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The Drake Manuscript

Patrick O'Brian and Verlyn Klinkenborg, Andre Deutch, London, 1996

The cover image from 'The Drake Manuscript'

The Drake Manuscript

This book contains a collection of captioned water colour paintings of the Caribbean. The collection is called the, Natural History of The Indies. This was the title of the American publication. The 134 leaves bearing 199 images of plants, animals, birds, fish, shells, Indian life, activities of the Spaniards and geographical sites were bound in 18th century blue morocco. They were bequeathed to the Morgan Pier Pont Library in the USA.

The reader will not learn much of value about Drake's activities, but will gain a quaint pictorial insight, of what he would have seen in the Caribbean. Strangely, some pictures are from Drake's world voyage, such as the Cape Verde Islands and Indonesia. The captions beneath each painting are in French. Their English translations are at the back of the book. John Thrower and I , were particularly pleased to read the description of the Camino Real. This helped confirm the site of the mule train robbery. The book will take about two hours to digest but many days to appreciate what the artist is trying to convey to the non-travelling, late 16th century reader, or to those in later centuries who were not witness to the highly superstitious indigenous populations of the Caribbean Sea. The unknown artist was a Frenchman. He mentions some of Drake's activities and must have sailed with him. This then, is the slender justification for relating the manuscripts to Drake. Some of the drawings of animals are from hearsay, such as the llama. Other images fall victim to fantasy. The shark is one example. Apart from the River Chagres estuary, those geographical plans of Nombre de Dios and Fogo volcano, bear little resemblance to reality.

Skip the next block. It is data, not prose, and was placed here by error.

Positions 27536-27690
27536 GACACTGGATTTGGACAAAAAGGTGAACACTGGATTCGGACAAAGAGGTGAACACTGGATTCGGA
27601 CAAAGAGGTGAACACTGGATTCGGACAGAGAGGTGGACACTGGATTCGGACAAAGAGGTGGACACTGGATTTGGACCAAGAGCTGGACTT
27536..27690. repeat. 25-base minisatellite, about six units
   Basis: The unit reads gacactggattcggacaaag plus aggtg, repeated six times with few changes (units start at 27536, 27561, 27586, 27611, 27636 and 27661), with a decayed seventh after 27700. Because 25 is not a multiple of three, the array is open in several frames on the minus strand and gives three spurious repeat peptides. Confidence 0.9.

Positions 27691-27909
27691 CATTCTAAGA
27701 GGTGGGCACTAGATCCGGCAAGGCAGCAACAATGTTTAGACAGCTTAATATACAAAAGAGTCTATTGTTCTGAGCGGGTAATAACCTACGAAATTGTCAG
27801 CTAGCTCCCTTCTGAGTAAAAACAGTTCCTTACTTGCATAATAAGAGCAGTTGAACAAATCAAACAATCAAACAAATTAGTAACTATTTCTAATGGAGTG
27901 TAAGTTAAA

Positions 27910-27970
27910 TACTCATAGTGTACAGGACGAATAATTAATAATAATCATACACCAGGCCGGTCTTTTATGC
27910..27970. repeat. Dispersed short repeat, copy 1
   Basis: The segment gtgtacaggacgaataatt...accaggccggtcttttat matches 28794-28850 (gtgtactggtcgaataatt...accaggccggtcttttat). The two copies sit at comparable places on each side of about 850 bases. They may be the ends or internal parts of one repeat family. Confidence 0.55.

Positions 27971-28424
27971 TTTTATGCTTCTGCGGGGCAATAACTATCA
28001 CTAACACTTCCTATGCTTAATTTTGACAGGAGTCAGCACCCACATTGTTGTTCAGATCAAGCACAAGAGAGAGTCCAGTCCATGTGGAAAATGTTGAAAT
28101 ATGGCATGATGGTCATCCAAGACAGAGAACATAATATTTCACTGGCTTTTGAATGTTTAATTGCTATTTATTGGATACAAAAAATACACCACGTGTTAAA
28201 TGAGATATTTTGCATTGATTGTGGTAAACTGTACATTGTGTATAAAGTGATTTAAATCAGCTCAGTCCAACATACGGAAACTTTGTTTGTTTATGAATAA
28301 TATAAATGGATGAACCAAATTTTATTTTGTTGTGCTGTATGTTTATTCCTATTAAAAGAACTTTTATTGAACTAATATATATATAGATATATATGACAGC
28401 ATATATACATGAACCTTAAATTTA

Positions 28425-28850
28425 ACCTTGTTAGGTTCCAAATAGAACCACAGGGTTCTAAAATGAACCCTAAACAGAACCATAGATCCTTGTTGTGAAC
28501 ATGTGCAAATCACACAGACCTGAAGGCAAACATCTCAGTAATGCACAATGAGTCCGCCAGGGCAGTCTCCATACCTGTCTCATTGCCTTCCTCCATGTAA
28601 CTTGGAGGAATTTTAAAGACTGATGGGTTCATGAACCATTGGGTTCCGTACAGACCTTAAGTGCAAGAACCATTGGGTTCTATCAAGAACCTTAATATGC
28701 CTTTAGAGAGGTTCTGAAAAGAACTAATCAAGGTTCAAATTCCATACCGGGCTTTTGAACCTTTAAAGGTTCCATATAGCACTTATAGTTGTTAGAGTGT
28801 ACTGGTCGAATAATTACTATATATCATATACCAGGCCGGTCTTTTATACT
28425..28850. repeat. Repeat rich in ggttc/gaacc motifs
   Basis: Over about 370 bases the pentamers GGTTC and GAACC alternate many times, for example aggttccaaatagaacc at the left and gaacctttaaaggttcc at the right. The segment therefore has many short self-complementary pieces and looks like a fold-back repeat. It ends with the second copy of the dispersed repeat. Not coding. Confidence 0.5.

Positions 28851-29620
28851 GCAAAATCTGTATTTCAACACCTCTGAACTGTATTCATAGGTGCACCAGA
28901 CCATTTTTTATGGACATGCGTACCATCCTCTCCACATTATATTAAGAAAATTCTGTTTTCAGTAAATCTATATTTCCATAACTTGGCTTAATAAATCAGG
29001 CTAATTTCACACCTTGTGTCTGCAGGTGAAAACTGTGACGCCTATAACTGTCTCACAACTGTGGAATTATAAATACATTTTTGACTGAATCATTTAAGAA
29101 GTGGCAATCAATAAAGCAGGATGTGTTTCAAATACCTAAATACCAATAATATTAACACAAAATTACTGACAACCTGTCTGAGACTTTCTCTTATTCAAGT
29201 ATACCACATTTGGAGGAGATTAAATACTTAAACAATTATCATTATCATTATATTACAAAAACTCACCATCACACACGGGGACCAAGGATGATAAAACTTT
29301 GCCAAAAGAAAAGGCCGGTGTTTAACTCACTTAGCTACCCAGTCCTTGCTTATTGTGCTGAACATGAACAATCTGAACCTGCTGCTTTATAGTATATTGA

The work of the artist is not matched by those who wrote the Forward and Introduction. It is the foremast and not the mizzenmast that is steadying the pearl divers' boat.

The uninitiated Drake reader only learns about the unsuccessful raid on the mule train and is ignorant of the fantastic haul from the subsequent robbery. This event enabled Drake to build the Pelican and sail around the world!

We read that Drake careened at 38° before reaching around 48°. This is the wrong way around.

The Indians did not force Drake to retreat in 1586 near or in South Carolina.

Tropical rains did not prevent Baskerville from reaching Panama City: it was the fortifications of the narrow Capirilla Pass. Three society members climbed the pass to appreciate how few Spaniards could be so effective in blocking Baskerville's advance.

No expense has been spared on this publication. The book is a joy to hold, which for me far exceeds the technological marvels of a CD ROM. Only for reasons of original irregular size, are two leaves not exactly facsimile. Even the stains have been faithfully reproduced on superb quality paper. This is a highly specialised book and is well worth examination.

Michael Turner

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